Tag Archives: space

Plus ça change, plus c’est la même chose

Thanks to the generosity (via Twitter) of my colleague Andrew Asher (@aasher), I was alerted to the existence of Pierre Bourdieu’s 1965 ethnography of French undergraduate university student behavior, Academic Discourses, including an essay entitled, “The Users of Lille University Library” (co-authored with Monique de Saint Martin).  In 1964, over 800 questionnaires were distributed to and filled out by students “from the sociology group in the Faculty of Arts at Lilles (p.132),” and the answers were then tallied and analyzed by Bordieu and his co-author.

What is most amazing to me (after the discovery that library ethnography has its roots not just in design ethnography, but also in the work of such a practitioner as Bourdieu!) is that the concerns expressed about undergraduate academic behavior appear to have changed not at all, not after over 40 years have passed, not in the transition from French academia to that of the US.  Bourdieu and his colleague asked questions about where the students lived, whether or not they were employed, where they prefer to study, what their favorite part of the library is–all of these questions are familiar to those of us doing library ethnography today.  He worries about their lack of attention to librarians:  “Students reject working through a librarian, rarely asking for assistance. ‘It is very difficult,’ a librarian says; ‘there is a door to go through, they don’t know, they dare not.’ (p.132)”

 He says that students don’t work in the library, because it does not suit their needs:  “Students in their great majority do nothing at the Library which they cannot do as well or better at home because, by unanimous consent, the Library is an unfavourable site for scholarly reflection (p.123)”  He goes on to say that “…most users of the Library only appear to be working rather than actually getting anything done (p.123).”  He does acknowledge that “students …seem to want something from the Library which they cannot find at home, whether this is the real or imaginary encouragement to study induced by the ‘atmosphere’ of the Library or the psychological gratifications of contact with their peers, known or unknown, or a vague expectation of making these contacts (p.123).”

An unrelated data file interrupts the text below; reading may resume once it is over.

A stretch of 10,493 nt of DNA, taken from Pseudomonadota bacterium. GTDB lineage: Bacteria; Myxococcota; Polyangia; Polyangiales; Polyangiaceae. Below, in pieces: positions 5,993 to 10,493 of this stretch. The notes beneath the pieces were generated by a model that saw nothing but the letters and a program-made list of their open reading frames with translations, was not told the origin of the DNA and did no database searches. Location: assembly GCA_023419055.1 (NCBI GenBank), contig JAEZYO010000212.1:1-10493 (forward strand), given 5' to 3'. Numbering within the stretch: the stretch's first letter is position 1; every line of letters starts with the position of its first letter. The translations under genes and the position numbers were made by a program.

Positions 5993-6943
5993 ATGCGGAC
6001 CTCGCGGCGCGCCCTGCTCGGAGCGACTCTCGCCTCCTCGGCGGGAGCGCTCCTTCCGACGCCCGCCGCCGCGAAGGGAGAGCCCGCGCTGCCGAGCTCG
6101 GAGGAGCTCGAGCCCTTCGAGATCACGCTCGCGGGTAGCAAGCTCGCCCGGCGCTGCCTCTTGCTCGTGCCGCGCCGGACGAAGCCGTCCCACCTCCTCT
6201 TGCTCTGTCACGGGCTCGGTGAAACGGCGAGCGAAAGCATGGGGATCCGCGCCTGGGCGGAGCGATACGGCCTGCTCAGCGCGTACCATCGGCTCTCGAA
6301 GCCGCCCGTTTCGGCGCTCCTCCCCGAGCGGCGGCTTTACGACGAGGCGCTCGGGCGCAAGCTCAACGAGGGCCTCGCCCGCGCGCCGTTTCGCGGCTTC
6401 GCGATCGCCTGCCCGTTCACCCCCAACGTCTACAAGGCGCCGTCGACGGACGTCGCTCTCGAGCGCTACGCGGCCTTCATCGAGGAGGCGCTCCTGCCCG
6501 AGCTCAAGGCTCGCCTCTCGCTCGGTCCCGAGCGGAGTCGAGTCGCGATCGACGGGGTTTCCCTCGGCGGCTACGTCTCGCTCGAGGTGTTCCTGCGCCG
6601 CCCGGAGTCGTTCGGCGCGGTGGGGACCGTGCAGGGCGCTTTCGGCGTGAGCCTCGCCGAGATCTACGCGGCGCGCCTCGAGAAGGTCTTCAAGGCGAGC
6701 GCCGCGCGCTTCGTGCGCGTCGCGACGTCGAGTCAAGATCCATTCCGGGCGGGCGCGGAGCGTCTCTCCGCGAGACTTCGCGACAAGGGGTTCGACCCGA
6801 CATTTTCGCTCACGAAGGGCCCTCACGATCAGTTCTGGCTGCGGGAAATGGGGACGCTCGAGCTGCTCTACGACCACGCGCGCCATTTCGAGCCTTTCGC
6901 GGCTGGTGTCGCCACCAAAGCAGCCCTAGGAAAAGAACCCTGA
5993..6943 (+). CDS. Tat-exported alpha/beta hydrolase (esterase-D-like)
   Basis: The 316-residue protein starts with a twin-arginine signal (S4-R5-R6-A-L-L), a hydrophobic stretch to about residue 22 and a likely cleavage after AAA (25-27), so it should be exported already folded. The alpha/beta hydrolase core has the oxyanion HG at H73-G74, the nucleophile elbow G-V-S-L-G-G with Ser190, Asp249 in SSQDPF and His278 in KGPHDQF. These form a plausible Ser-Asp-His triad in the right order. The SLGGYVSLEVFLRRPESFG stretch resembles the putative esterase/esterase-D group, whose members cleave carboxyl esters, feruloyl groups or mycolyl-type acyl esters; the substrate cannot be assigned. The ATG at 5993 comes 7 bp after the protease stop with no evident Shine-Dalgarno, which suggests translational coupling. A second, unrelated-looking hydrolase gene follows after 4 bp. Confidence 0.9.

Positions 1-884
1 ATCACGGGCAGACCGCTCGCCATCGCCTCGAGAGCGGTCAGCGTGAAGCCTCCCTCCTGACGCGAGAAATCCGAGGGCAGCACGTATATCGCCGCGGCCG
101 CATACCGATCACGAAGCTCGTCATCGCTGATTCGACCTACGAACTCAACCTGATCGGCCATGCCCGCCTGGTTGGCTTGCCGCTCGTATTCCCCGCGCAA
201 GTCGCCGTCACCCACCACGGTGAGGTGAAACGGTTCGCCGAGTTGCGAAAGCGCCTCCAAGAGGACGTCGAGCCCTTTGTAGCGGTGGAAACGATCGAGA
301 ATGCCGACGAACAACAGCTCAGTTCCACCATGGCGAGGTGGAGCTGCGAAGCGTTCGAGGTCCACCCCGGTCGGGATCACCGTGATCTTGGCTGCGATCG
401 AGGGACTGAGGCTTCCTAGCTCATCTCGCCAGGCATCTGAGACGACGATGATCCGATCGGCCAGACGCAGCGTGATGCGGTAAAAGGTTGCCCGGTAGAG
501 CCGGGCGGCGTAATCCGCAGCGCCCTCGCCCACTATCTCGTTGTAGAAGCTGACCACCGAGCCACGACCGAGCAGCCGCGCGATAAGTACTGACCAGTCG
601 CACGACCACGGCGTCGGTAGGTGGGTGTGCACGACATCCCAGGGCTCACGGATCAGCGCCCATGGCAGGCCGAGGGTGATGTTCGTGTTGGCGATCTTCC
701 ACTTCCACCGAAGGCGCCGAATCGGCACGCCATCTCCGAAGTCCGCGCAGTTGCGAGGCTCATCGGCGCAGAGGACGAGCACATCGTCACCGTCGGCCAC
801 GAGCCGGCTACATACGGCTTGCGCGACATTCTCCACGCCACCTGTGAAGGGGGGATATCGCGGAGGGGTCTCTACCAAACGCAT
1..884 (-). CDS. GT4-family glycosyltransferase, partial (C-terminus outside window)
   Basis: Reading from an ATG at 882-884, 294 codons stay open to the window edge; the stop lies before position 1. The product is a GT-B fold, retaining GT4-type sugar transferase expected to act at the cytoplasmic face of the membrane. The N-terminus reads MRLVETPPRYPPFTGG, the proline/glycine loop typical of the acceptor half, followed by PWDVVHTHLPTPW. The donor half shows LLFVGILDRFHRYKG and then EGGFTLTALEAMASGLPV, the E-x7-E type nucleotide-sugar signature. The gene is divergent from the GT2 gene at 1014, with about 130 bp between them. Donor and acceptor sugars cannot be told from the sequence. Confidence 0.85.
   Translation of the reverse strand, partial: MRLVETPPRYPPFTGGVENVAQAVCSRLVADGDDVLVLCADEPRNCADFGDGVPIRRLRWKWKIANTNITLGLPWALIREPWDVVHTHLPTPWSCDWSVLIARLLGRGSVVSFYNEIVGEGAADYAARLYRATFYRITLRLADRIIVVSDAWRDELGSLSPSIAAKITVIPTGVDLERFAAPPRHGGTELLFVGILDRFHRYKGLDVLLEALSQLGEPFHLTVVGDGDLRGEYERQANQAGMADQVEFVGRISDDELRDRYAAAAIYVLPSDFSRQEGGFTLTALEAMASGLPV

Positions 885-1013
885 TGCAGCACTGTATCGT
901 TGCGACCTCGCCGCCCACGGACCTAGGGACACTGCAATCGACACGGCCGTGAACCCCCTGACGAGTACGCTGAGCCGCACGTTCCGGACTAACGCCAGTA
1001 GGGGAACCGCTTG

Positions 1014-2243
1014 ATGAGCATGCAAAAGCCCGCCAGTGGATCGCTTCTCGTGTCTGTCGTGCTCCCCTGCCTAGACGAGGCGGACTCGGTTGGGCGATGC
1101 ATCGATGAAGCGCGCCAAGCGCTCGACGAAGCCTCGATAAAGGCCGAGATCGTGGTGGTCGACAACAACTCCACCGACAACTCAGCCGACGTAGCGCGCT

Bourdieu points out (with not a little dismay, I think) that “students misrecognize the particular function of the Library and more often treat it as a meeting-place or at best a study area. (p.123).”

He says that like it’s a bad thing.

The work of academia that Bourdieu clearly hoped to see in the Library (reading, thinking) was actually, according to students, being done in spaces such as cafes, bedrooms, even on walks, “in circumstances where other, non-studious activities can be fit in (124).”

There are some interesting gendered observations he makes at the end–young women at the university saw the Library as a “beehive,” whose activity both fostered and also got in the way of their getting work done, while men saw it as more of a “monastary,” quiet and occasionally oppressively quiet.  Those differing views of the library are no longer easily assigned to particular gender identities, but do represent different poles of perspective on problematic spaces in the library.

In short, Bourdieu was confronted with students who were uncomfortable working in the library, who preferred to do their academic work where they were comfortable.  The students went to the library if their professors insisted (frequently to check out or refer to a book).  Their presence in the library had as much social as it did academic purpose.  Some students who did go to the library got things done, but also struggled to achieve balance between academic work and leisure time.